Such uncertainty consigns robots to a liminal status in many people’s minds and in the eyes of the law. Linda MacDonald Glenn, a lawyer, futurist, and bio-ethicist, said in an interview that “the law is evolving to recognize that the property versus person designation is too rigid.” Not long ago women, slaves, and children were regarded more as property than persons. Glenn is particularly interested in people’s “evolving notions of personhood,” as well as how we as a society decide the “moral and legal status of personhood.” While “all humans are legal persons,” Glenn said, “not all legal persons are human,” such as corporations, municipalities, and ships. An EU Commission suggests granting advanced robots corporate personhood regardless of whether robots become sentient.

If one views a robot as property, then “sex with a robot isn’t any different than using a vibrator,” Glenn says, and thus, consent isn’t an issue. But if someone considers oneself in an intimate relationship with a robot—a being, rather than a tool—then the robot’s lack of free will becomes tricky. Is the robot a sex slave at that point? Sentience would make that question even more complicated.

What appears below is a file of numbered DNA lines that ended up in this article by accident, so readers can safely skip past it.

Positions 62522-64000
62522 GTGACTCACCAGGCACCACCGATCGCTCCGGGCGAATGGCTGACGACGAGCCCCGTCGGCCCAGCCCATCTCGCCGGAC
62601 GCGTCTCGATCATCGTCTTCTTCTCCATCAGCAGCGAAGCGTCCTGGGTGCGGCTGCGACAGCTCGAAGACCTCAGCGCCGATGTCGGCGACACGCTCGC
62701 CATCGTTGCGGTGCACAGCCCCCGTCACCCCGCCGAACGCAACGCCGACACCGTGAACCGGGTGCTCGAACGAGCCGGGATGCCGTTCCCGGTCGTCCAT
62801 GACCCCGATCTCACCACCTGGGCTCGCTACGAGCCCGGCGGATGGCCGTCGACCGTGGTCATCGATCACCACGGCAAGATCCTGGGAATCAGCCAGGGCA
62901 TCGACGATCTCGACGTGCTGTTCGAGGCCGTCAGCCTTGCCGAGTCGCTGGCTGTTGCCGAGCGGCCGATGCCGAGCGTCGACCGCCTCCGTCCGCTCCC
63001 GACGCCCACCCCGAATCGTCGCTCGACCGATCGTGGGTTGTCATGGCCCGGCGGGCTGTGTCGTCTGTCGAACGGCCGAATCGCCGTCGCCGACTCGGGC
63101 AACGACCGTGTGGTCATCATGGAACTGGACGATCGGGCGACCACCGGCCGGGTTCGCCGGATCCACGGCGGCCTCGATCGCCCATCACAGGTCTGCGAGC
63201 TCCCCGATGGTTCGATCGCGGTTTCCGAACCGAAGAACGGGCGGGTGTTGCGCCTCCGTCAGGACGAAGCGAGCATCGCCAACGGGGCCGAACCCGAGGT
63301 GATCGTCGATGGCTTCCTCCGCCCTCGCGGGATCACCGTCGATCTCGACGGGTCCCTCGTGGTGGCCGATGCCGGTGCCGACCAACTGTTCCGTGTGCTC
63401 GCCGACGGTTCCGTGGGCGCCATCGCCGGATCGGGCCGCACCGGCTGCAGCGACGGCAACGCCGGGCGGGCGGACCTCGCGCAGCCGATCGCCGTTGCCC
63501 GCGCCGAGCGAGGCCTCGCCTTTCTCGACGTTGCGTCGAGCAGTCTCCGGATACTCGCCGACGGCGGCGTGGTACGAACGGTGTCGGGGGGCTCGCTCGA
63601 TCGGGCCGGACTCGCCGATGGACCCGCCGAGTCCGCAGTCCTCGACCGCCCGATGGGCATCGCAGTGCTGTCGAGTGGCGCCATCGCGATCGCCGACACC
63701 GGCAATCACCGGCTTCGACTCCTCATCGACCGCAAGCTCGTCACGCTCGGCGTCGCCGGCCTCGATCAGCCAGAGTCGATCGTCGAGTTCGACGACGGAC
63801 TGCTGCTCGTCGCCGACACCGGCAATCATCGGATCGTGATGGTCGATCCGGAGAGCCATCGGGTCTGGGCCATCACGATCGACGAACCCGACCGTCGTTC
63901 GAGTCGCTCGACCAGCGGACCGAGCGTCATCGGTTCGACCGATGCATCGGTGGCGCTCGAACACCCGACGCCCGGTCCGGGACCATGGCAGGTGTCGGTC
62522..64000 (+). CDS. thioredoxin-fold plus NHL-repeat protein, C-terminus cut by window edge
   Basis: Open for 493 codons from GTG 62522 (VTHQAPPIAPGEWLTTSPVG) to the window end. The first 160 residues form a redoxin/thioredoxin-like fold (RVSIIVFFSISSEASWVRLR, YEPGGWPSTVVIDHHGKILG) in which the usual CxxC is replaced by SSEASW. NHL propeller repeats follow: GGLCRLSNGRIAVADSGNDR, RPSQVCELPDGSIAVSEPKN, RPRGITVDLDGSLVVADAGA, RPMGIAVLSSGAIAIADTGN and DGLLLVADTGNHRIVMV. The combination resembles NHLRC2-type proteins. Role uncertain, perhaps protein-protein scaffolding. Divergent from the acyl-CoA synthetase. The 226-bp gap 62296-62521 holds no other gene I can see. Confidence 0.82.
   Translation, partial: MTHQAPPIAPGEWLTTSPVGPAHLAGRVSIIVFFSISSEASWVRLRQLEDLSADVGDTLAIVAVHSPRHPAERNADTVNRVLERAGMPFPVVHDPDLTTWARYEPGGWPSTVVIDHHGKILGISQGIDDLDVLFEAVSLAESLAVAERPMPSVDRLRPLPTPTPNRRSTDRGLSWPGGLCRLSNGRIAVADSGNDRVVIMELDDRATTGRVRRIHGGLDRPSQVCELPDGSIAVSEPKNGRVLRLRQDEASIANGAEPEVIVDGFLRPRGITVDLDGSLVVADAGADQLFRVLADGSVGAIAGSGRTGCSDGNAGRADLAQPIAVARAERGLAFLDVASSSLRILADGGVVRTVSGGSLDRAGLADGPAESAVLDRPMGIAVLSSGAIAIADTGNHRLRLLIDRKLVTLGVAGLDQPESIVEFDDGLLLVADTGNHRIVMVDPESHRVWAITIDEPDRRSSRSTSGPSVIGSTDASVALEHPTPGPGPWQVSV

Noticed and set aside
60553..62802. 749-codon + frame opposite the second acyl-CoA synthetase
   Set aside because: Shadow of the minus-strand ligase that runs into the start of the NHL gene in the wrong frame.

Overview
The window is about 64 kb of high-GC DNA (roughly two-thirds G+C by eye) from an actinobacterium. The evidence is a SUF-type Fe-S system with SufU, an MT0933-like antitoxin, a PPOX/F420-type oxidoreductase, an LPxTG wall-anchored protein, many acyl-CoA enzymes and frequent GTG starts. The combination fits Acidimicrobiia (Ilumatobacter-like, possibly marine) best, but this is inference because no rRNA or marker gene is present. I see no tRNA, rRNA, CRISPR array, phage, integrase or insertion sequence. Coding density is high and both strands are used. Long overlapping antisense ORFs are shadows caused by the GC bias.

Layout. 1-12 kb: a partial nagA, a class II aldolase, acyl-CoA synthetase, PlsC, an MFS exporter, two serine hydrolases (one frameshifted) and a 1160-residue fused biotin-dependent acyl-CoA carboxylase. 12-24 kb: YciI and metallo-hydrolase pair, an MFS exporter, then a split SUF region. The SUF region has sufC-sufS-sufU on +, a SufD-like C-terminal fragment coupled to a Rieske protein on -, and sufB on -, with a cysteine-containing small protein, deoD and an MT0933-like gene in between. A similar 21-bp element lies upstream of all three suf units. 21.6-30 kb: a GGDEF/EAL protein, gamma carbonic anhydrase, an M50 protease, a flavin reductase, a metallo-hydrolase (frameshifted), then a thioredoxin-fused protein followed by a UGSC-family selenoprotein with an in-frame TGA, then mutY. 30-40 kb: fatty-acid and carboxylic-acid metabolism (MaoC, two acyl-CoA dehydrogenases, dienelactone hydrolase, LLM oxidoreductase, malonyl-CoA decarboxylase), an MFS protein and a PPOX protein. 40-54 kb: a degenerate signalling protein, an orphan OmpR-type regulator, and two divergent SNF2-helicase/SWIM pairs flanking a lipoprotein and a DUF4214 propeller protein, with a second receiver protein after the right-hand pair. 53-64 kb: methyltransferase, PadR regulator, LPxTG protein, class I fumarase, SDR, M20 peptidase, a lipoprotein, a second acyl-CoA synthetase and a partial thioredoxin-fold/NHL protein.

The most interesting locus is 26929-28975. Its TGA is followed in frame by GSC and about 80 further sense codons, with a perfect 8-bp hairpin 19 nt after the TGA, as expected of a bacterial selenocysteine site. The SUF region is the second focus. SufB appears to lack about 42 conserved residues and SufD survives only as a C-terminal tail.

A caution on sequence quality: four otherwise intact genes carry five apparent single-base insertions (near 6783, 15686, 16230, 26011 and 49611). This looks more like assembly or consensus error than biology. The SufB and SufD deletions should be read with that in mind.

Like other robot rights advocates, Glenn notes a parallel between robots and animals. Some states designate pet owners as “guardians,” a term that suggests pets aren’t just property. Many robots fit into a similar category because of their form and function. Glenn believes the law is becoming “more of a continuum” because when people “start making new choices, the law follows.”

Descartes once called animals “soulless machines,” but neuroscientists at the University of Cambridge declared that animals are conscious. New Zealand, meanwhile, has outlawed animal testing, while India legally recognizes dolphins as “non-human” persons. Humans have changed their valuation of beings—both human and otherwise—throughout history. The question is what that will mean for us when it comes to sexbots.